For Catholic Leader, Mosul's liberation from IS is near with reconstruction to follow
Duraid Hikmat Tobiya said that only a "few areas" remain in jihadi hands. Iraqi forces repel an IS counter-offensive. The fate of civilians remains a major concern. So far, more than 800,000 people have been displaced. Extremism must be controlled in sermons and school curricula. From Mosul comes an appeal to rebuild the mosque and minaret destroyed by the Islamic State.
Mosul (AsiaNews) – The liberation of Mosul, which the Islamic State (IS) has controlled since June 2014, "will be completed within the next few days". At present, "only a few areas" are still held by Jihadis, this according to Duraid Hikmat Tobiya, a member of the Hammurabi Human Rights Organisation.
Speaking to AsiaNews, the Catholic former minority consultant for the Nineveh Governorate said that the fall of the former Caliphate stronghold should not take too long. According to Iraqi military sources, only a few hundreds IS fighters, perhaps 350, are still holding out.
"There is a lot of destruction, especially on the right bank, but as the battle rages on, there should be much more, especially to the infrastructure,” said Hikmat whose anonymous sources remained in Iraq’s northern metropolis during the length of IS rule.
Many fear that the final clash between jihadis and the Arab-Kurdish coalition will see "many innocent civilians die". In fact, “as many 100,000 people are still holed up in the besieged part [of the city], most of them women, children and seniors," used as "human shields" by Daesh (Arabic acronym for IS) to cover their escape.
Over the weekend, IS fighters launched a counter-offensive against the increasing attacks by the Arab-Kurdish coalition who, after freeing east Mosul, are now gradually taking control of the entire city. Against them, IS has deployed suicide bombers at certain strategic points, ready to blow themselves up.
Some locals are certain that, despite all the resistance, the final defeat is close at hands. At present, fighting is taking place in the western districts of Al-Tanak, Rajm Hadid and Al-Yarmouk, with many dead and injured.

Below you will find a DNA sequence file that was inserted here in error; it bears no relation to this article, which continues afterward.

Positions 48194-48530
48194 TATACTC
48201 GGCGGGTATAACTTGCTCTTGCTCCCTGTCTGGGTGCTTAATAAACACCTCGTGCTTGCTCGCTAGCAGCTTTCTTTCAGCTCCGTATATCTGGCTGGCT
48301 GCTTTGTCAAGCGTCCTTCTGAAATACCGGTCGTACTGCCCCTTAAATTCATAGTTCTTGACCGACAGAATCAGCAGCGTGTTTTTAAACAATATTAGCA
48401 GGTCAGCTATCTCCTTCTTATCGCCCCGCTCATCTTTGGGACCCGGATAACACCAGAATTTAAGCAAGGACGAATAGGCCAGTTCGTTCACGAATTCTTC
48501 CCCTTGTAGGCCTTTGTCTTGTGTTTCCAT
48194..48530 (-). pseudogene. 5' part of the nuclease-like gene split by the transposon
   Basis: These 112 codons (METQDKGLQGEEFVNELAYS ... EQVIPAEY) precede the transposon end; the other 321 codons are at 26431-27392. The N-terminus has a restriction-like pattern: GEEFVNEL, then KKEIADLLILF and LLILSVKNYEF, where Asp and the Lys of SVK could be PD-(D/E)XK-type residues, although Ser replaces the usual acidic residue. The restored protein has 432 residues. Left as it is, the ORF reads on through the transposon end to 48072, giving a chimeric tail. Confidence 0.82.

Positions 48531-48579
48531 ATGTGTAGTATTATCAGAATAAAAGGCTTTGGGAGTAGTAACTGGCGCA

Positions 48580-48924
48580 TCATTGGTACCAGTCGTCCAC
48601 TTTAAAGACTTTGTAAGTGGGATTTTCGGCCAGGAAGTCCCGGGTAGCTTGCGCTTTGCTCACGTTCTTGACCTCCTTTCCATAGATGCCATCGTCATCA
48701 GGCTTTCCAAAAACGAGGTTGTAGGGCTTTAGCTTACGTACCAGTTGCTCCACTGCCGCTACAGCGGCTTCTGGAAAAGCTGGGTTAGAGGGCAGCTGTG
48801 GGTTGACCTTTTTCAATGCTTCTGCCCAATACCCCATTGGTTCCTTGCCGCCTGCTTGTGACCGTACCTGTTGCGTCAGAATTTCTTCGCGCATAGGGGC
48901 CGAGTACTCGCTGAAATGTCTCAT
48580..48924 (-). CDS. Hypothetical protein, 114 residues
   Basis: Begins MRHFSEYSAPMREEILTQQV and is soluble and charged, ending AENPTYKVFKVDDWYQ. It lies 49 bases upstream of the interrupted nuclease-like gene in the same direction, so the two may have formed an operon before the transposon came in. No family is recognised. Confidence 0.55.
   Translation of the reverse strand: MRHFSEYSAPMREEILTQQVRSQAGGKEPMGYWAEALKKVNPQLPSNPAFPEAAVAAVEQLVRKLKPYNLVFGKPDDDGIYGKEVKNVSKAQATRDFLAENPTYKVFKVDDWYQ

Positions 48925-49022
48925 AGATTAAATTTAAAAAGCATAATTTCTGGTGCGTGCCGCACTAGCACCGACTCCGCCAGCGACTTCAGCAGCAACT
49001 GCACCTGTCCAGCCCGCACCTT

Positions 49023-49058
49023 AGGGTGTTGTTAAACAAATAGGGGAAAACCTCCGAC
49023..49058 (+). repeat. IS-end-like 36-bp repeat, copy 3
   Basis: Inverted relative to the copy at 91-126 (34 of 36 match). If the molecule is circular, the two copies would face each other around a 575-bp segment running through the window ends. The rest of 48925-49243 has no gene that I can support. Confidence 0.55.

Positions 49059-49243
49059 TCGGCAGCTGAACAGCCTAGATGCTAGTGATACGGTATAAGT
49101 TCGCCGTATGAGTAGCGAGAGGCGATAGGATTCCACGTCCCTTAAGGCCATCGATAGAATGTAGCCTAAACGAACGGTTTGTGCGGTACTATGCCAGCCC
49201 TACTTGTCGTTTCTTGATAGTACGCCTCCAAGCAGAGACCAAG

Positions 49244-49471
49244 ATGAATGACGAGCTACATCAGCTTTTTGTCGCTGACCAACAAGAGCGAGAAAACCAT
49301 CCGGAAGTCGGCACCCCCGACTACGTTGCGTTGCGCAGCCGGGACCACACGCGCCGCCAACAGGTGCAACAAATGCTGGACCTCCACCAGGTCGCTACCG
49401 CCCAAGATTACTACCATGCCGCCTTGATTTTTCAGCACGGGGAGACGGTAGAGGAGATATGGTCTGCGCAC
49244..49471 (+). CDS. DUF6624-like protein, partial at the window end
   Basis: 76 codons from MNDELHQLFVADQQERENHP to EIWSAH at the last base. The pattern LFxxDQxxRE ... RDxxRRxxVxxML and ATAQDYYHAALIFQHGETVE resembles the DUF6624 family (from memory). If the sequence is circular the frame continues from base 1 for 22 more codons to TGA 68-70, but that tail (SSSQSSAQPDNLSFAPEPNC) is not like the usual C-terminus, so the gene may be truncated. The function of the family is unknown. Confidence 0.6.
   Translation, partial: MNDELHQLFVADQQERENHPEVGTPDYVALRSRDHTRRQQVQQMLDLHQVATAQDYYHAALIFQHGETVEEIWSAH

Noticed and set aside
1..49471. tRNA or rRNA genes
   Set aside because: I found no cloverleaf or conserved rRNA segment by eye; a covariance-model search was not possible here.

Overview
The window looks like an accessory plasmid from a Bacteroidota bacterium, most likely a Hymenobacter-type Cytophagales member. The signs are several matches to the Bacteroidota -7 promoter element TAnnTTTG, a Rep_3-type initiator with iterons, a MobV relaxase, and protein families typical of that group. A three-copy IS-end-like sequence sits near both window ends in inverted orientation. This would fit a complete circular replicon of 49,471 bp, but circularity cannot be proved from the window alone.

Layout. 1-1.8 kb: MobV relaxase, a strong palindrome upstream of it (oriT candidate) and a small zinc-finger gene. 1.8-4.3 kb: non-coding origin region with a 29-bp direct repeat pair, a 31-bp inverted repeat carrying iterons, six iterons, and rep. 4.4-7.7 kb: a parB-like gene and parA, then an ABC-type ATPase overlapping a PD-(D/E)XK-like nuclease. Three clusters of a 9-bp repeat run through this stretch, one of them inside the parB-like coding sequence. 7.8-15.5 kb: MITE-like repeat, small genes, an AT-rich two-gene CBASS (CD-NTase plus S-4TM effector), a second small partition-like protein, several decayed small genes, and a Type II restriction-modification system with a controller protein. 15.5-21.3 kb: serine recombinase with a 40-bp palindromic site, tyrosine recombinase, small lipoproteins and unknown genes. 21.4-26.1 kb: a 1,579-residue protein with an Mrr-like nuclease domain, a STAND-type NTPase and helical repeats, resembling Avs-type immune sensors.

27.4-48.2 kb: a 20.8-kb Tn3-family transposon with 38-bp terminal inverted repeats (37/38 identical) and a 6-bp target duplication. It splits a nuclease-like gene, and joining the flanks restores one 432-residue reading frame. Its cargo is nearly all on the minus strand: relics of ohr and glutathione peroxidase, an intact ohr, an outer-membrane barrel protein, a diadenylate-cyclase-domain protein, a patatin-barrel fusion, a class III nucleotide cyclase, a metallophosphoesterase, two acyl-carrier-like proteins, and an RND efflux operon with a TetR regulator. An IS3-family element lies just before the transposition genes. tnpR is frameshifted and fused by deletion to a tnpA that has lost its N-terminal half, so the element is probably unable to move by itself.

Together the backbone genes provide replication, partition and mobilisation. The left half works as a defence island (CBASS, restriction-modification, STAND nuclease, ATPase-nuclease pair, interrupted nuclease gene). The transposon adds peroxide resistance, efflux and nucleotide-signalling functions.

Iraqi forces have been slowed down by snipers, who can hit even in the dark with night vision equipment. However, according to senior Iraqi officials, the Islamic State is militarily “finished".
The fate of civilians trapped behind jihadi lines with little food, medicines and water is still a source of grave concern. So far, the number of displaced persons has exceeded 800,000.
Muslims and Christians who fled the city share the same difficulties and concerns, Hikmat said. The devastation, displacement and lack of jobs compound the problem. "The future of Mosul is still very vague. We are still waiting for total liberation, to see what will happen. Reconstruction remains the priority to enable people to return and resume their past activities. "
According to the Catholic leader, it is still too early to speak of "full peaceful coexistence" between the believers of the two religions. An "extremist ideology still permeates a part of the population" and even with IS’s defeat, fears of new violence will not be dissipated.
Now it is up to Iraqi authorities to eradicate the remaining pockets of fundamentalism. This will be possible by vetting "Friday sermons in mosques" and going after those who preach hatred and divisions.
School curricula will also have to be changed "because there can be no coexistence without a radical change in mind-set, eliminating at the root the ideology Daesh instilled in the minds of people, especially young people, over the last three years."
Meanwhile, in areas of Mosul freed by the Arab-Kurdish offensive, despite the signs of IS’s heavy and systematic violence, Muslims celebrated the Eid al-Fitr to mark the end of Ramadan for the first time without jihadi threats.
Children poured into the streets and squares (pictured) of the eastern sector. Some celebrated with pistols and rifles, the only "toys" allowed under the Caliphate, whilst others took out their old toys.
An appeal has been launched in the city to international community to rebuild the leaning minaret (Hadbaa), which stood alongside the al-Nouri mosque, devastated by IS troops in the latest clashes with the Iraqi army, finally begins in Mosul.
Promoted by the popular Mosul Eye blogger, who described anonymously life under Caliphate, the appeal noted that "rebuilding the al-Hadbaa minaret" also means "reviving Mosul’s identity".
The minaret is part of the city’s “cultural and human heritage,” for both Christians and Muslims. Its destruction represents "the destruction of our human identity". Its reconstruction would show that international community cares for the region's fate and would be a strong response "to the kind of terrorism that destroys the human heritage."